Where I Got It: A review copy from the author (thanks!)
Who I Recommend This To: Time travel/thriller aficionados.
Publisher: Tate Publishing (2013)
Length: 386 pages
Series: Book 1 of Interchron
The story starts simple enough. Maggie Harper is on her way to meet her brother and his latest girlfriend. It’s hot in Las Vegas, and crowded. As she plods her way towards the meeting, she sees a man on the crowded side walk, and the crowd is leaving a triangle of space around him. After an eery chit chat with him, she meets her brother, they have a drink at the nearest bar, and then the stuff hits the fan.
They both wake up on the floor of a hotel room that neither of them recognize. Neither do they recall how they got their, nor what took place in those lost hours. The police turn up nothing. A year goes by (but it’s like 2 pages for us, so no worries) and Maggie returns home from running errands to find a strange and deadly man in her house. He absolutely intends her harm and she is out muscled. But here comes our knight of the story, Marcus – the strange man from Las Vegas. He kills the assailant and flees with Maggie into the wilds, and eventually into a future time. Oddly, everyone Maggie encounters recognizes her, yet she has zero memory of them. I think tea is in order. Tea always makes it easier to sort such shit out, am I right?
OK, so to summarize, the world made a mind-boggling break through some years after Maggie’s native time concerning the brain. It was fully mapped and folks began to realize some of the deepest psychological reasons for human behavior, including criminal behavior. But then some folks of the justice system took things too far, claiming that criminals were not responsible for their actions, it was their brains and how they are put together that made them do bad things. Short story – Society falls apart.
New societies rise in their place – and they believe in collectivism. This is were all minds are joined in one beehive-like colony and individualism is wiped from each person. Gender identity no longer has any meaning, free will isn’t an issue since is doesn’t exist, and they believe themselves the most efficient human form around. This thinking starts a battle for freedom as the collectivism colonies start collecting individuals and forcing them into the colonies.
And this is where Marcus and his cronies come into play, at Interchron. They are part of a prophecy that predicts the dismantling of the collectivism colonies – and Maggie is a key piece to that effort. In fact, she spent a year fighting by their side, but then lost her memories in some freak accident and had to be returned to hot Las Vegas only hours after she was swept up into this mess. Now she has been brought back not only for her safety, but to assist the group in a new attempt to save the world.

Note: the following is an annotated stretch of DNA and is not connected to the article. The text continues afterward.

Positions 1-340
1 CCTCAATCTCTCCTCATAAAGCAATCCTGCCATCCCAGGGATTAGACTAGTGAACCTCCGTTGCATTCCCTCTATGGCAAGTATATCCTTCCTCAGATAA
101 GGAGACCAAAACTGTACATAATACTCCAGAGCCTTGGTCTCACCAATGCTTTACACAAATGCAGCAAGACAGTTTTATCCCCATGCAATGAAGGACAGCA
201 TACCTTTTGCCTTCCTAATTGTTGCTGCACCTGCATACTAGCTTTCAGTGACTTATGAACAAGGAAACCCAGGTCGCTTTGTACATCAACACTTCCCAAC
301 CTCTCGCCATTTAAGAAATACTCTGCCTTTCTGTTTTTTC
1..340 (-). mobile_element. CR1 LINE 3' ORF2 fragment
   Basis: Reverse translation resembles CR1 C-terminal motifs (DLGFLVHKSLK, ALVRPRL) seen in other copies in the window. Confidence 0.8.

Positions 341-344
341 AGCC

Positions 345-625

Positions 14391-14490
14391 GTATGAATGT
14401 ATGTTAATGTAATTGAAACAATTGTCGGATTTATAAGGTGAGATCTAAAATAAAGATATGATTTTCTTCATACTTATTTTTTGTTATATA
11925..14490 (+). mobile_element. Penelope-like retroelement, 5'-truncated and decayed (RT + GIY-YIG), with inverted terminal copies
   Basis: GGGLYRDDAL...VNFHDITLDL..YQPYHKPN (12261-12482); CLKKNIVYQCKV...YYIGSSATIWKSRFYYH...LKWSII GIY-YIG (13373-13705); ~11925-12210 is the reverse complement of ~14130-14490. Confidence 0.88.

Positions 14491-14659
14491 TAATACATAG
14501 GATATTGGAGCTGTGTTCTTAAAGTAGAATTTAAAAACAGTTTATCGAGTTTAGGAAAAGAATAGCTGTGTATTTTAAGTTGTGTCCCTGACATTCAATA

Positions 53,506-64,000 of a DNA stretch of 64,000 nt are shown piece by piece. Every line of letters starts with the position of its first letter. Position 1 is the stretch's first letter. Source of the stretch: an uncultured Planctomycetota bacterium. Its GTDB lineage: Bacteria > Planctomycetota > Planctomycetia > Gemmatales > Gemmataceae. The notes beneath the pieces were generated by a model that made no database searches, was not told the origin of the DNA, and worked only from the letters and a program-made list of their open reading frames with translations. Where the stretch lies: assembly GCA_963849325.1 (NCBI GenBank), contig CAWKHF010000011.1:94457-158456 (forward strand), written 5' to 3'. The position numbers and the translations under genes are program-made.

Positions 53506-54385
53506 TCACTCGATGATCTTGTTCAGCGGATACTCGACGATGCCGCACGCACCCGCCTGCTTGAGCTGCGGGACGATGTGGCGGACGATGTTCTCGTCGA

Phew! Long set up. Now to tell you about the cool mental powers. Energy is pulled in and channeled through conduits to make all sort of things come apart, fly backward, or cease to function (if necessary – these are the good guys after all). Marcus is the strong, damaged-goods kind of guy and highly protective of Maggie. Maggie herself starts off a bit wishy-washy about raining physical damage upon her attackers, but snaps out of that pretty kick with a good kick to an opponent’s face. Doc is the most knowledgeable of the group, and I feel he is holding back on the depth of his knowledge. Karl was once Maggie’s best friend and confidante, and he plays the role again filling her in on her relationship to the rest of the group. He also provides some well-timed comic relief. There’s Lila and her mom, Nat, and later a long-lost relative of one of the main character’s shows up.
Overall, the tale was an interesting one bringing together several tropes I had not found in one book before. There’s the super hero-like mental abilities, time travel, a dystopian future, the fight for individualism, and a main character with lost memories. Stir thoroughly, add a dash of Evil Overlords, a pinch of romance, and a hint of some other world memory goddess, and you have a fascinating plot. While I believe each of the characters could have used more description, each had their own distinct voice, standing out clearly in my imagination. The ‘magic system’ of this universe was mostly defined for all but the main character; Maggie gains untold powers rather quickly and unexpectedly, blasting through the rules at the most convenient of time. In essence, I enjoyed the book enough to ignore the few detracting points. Liesel Hill has given us a unique setting with a unique conundrum that I had not bumped into before in my reading.
What I Liked: The mystery of the missing memories; that feeling of, ‘can I really trust these good guy characters?,’ that I had throughout the book; Maggie is a complex, likeable character stuck in a tricky position; Marcus is all sorts of convoluted.
What I Disliked: Maggie’s character is constantly breaking the known rules of the mental powers (convenient); there was only 1 evil female character, which created a slight imbalance.
We’re at the tail end of The Science Fiction Experience hosted by Stainless Steel Droppings. Make sure to stop by his place to enjoy more SF goodness.
I received this book as part of the Persistence of Vision Blog Tour organized by the author. Click HERE to see the rest of the tour.